Then, I realize something: One often assumes that The Blank Page beckons, but this is all wrong to me. Somehow, in this moment, The Blank Page is selfish and unapologetic. Its face is hollow, cold. I don’t think it beckons anyone. I stare at my screen, expecting to be handed something, wanting this to be easy, but The Blank Page doesn’t offer me a thing. It does not ask, it does not answer, it does not wait and it does not invite. It simply is, take it or leave it. Suddenly, I am filled with doubts, internal commentaries, fears, naysaying:
How can I write 110 pages? Who wants to watch this? Where will I get the money? Can I see this through? Am I an idiot? Is my voice compelling or, at least, interesting? (And will I save the f*cking cat?!)
Shutting this out, I conclude that the action, the intention, the desire, the question, the dread – everything, in fact! – can only come from me. It has to. I have the next move. I always have the next move.
So I begin with, FADE IN:
Waking up at 8 a.m. to write is not the easiest agreement to make with myself, but I keep my promise over the next several months. I dig in and commit. Slowly, The Blank Page fills with my voice, my ideas, my heart. Motivation follows action. There is so much in me, I find. I am able. I can be wrong, yes, but I will be right. I feel a fight in my belly and smile at the prospect of getting this script done.
First draft: I learn something important about the story. I needed to get here. I had to earn this. I take some notes and get back to work, easily deleting entire sections without fear. I know the drill.
(Money in the bank is drying up, so I don’t eat like a king anymore. My social calendar suffers, but who f*cking cares, right? I am focused.)
Second draft: I learn something important about the characters. I rub my hands together in celebration, everything is gold. When I refine the little details, it all changes again. New colors fill the painting, new music plays in my head. Yes, I am still excited.
(Expenses are escalating due to one unforeseeable incident after another, so I am more careful, cautious, responsible about things. My current philosophy is, Being Grateful Will Keep Me Safe. Hey, nobody told me living my dream would be easy.)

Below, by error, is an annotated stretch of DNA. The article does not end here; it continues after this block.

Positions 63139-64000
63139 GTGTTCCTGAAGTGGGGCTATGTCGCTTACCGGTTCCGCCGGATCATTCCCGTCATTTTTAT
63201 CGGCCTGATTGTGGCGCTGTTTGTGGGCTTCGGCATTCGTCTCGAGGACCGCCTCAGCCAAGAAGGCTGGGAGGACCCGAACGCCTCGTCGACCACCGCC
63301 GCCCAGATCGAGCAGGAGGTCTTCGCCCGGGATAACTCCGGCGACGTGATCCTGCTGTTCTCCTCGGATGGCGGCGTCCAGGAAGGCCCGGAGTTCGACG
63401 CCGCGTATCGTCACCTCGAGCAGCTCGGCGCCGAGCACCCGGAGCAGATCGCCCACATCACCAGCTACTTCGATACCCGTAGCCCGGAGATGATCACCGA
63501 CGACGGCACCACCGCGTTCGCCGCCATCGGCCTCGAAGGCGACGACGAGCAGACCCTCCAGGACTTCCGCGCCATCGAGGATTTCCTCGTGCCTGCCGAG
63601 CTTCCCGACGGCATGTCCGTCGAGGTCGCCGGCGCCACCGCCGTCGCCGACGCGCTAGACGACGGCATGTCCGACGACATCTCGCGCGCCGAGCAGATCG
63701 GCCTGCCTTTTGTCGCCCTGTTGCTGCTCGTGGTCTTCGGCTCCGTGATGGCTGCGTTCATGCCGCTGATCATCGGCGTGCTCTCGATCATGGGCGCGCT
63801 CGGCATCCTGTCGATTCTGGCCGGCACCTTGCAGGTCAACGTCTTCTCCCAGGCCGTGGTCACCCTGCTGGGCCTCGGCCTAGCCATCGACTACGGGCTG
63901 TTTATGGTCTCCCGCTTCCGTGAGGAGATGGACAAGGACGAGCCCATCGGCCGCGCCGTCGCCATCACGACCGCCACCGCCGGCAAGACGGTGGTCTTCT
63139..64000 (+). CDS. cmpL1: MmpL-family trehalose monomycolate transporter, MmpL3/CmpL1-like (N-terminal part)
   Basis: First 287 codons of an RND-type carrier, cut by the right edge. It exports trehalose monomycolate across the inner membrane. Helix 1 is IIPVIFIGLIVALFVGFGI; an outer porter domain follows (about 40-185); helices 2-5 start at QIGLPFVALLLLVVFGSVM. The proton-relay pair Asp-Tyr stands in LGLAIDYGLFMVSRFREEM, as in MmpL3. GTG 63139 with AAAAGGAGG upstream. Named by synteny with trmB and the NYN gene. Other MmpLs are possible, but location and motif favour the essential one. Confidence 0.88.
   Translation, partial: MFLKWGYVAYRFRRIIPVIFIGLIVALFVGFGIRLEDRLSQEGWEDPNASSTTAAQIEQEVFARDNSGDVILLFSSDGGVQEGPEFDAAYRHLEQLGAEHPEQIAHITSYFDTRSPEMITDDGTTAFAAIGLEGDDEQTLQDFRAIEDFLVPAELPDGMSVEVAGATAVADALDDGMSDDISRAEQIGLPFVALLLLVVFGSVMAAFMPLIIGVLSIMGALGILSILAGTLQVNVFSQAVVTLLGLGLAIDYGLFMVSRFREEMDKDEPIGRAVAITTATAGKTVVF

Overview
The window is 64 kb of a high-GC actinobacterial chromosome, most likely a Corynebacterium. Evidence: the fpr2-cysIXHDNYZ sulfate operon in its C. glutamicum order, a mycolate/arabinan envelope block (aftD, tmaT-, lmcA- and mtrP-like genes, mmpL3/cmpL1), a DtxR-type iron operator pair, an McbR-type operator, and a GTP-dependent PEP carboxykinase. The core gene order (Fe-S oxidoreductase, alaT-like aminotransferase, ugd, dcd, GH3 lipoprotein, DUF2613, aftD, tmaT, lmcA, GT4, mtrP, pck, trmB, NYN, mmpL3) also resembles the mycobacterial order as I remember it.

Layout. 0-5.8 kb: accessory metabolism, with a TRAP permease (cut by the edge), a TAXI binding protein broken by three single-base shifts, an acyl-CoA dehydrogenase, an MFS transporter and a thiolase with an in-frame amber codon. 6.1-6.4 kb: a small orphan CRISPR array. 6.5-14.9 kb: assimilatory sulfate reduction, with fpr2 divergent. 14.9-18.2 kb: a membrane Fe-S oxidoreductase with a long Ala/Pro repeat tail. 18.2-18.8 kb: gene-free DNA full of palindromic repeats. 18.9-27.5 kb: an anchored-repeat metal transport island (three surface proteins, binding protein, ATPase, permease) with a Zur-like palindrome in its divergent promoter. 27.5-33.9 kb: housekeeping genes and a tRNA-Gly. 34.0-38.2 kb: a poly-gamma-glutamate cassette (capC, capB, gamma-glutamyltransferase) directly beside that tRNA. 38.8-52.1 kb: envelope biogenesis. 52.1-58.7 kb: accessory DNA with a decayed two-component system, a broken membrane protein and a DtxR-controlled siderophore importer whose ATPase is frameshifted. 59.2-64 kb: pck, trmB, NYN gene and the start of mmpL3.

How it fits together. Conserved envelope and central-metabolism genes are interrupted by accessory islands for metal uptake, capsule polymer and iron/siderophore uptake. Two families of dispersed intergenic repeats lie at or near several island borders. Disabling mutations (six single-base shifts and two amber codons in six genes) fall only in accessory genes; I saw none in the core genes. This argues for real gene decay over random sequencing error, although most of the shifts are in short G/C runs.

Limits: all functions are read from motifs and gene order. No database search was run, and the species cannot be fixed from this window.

Third draft: I learn something important about the theme. This is a gift! I look back at the months of hard work and sigh. I am so tired, but I swim in the middle of an ocean. I cannot give up now.
(Auditions are going really well, but I lose a few great ones to ‘names,’ so, naturally, I beat myself up. My manager says, Don’t worry, I believe in you! – What more could I ask for? – so I choose to believe in myself too. As well, some bookings come through and re-energize me, shift my focus to allow for relaxation. The universe has a plan, I guess. I go with the flow.)
Today, two years later – after six drafts, many gut checks and blissful interruptions, nights of sleepless hours, countless readings, pages of notes, cups and cups of coffee over conversations, dozens of meetings with talented directors and several permutations of its potential cast (even having a rising star attached for over a year!) – I am proudly in the middle of preproduction for my movie, nightdreamblues, and safely surrounded by a team of gifted artists with equal passion. Principal photography is slated to begin in late-September with Nadine Truong, our fearless director.
Without a doubt, this is only possible because we have the support of a brilliant and big-minded producing team, which includes Brian Yang, Eddie Mui, Frances E. Chang and Kevin Leung. Together, we are building a cast and crew to fill this experience with their expertise and love.
Perfect, right? I mean, all’s well that ends well! So why the hell am I in crisis, you say?